All that said, I think there is a need to identify the root issue at stake in all of these concerns and criticisms. Beyond particular and proximate issues such as LBTQIAA+++ promotion, Eucharistic discipline, sex abuse scandals, and obstructionism, it is important to ask a simple question: why does Pope Francis like Bishop McElroy enough to make him a Cardinal? After all, the man has some serious baggage.

And the answer to that question can only be ascertained once we understand how important to this pontificate Amoris Laetitia is. Just as Traditionis Custodes was in many ways a clear repudiation of Summorum Pontificum, so too is Amoris Laetitia a repudiation of large parts of Veritatis Splendor.

My view of this papacy is that Pope Francis—slowly and brick by brick—is attempting to subvert the theological hermeneutic of the previous two papacies: Pope John Paul II’s in particular, and primarily in the realm of the late Pontiff’s moral theology. Bishop McElroy has been an unabashed supporter of Amoris and his promotion to the red hat is the Pope’s way of signaling that McElroy’s approach to the moral theological principles of Amoris is correct.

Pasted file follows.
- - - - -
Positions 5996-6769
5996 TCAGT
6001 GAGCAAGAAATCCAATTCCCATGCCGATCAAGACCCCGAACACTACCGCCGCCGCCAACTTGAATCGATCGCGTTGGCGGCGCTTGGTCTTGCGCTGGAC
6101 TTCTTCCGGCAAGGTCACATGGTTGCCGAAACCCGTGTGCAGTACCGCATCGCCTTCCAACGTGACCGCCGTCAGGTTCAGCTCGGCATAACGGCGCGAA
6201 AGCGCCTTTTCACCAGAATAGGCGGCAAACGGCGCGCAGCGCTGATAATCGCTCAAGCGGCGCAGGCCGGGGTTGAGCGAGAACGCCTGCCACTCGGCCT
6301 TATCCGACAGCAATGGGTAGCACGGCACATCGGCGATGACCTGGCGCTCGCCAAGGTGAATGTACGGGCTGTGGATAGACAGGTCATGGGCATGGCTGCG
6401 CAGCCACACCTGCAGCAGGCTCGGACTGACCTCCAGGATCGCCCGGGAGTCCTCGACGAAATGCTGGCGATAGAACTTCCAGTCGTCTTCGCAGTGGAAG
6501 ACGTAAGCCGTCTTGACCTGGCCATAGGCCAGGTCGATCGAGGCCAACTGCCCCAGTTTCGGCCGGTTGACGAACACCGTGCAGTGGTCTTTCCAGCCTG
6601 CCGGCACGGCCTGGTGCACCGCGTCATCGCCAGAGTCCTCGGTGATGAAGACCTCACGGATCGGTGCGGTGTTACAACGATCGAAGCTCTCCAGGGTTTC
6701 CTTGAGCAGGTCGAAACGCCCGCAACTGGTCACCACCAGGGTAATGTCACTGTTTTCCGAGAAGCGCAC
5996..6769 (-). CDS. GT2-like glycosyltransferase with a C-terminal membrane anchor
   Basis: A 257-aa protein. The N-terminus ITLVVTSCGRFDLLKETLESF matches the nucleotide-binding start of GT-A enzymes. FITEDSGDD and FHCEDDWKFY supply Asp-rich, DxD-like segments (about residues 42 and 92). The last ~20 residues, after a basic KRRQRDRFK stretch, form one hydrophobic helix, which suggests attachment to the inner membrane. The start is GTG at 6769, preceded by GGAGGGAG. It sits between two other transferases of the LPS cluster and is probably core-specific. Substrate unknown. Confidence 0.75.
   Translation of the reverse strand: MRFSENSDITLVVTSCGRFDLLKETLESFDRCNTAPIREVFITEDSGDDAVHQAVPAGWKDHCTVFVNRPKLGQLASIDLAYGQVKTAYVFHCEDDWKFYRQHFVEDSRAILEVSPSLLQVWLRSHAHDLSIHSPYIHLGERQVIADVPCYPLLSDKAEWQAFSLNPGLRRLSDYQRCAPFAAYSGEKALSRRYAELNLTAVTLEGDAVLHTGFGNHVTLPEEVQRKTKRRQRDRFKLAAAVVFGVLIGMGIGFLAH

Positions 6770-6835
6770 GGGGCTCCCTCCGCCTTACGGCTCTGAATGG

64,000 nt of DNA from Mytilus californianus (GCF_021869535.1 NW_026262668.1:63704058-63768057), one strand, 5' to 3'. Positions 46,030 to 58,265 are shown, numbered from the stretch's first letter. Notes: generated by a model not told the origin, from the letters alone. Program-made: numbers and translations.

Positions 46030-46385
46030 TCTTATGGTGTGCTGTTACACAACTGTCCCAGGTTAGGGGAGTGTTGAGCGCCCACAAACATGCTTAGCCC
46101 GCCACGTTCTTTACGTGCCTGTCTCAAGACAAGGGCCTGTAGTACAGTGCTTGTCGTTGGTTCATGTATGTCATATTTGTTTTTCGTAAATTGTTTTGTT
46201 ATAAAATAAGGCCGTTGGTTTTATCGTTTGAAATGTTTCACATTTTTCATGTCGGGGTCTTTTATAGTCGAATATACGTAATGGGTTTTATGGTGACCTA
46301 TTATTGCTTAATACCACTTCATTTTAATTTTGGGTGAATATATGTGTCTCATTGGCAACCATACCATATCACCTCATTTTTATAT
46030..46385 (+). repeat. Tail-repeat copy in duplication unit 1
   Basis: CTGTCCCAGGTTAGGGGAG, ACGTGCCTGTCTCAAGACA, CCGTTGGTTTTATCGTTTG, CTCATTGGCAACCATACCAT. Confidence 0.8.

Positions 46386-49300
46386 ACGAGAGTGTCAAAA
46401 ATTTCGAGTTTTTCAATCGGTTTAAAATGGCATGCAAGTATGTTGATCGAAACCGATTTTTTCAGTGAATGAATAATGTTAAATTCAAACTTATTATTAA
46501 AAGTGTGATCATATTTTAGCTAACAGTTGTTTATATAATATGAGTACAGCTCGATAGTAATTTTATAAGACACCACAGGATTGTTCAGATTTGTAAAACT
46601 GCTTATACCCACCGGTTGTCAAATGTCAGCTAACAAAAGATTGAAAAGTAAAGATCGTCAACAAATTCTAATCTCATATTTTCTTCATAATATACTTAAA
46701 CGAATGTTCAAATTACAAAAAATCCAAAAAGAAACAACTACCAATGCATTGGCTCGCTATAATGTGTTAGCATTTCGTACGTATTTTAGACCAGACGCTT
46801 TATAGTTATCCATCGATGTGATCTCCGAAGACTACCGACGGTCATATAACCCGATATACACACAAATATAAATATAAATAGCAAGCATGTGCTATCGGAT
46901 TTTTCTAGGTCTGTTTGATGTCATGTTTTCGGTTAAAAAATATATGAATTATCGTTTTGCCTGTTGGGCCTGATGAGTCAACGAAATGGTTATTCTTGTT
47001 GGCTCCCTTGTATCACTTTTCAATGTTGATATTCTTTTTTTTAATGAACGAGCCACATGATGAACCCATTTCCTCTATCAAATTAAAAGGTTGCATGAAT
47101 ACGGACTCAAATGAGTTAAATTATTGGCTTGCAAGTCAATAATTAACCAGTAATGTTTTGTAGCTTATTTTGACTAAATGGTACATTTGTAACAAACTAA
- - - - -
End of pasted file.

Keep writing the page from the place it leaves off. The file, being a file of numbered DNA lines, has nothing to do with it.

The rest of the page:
This also explains, as I have blogged on before, why Pope Francis has systematically dismantled the John Paul II Institute in Rome and replaced numerous professors and leadership—all of whom were devotees, of course, of John Paul’s thought, of Communio theology, and of Familiaris Consortio/Veritatis Splendor—with theologians who are largely proportionalists in moral theology and strong supporters of a more “progressive” agenda. And they have all been given the specific mandate to transform the Institute into a think tank for Amoris Laetitia. This is also why nobody from the previous regime at the Institute was invited to the Synod on the Family.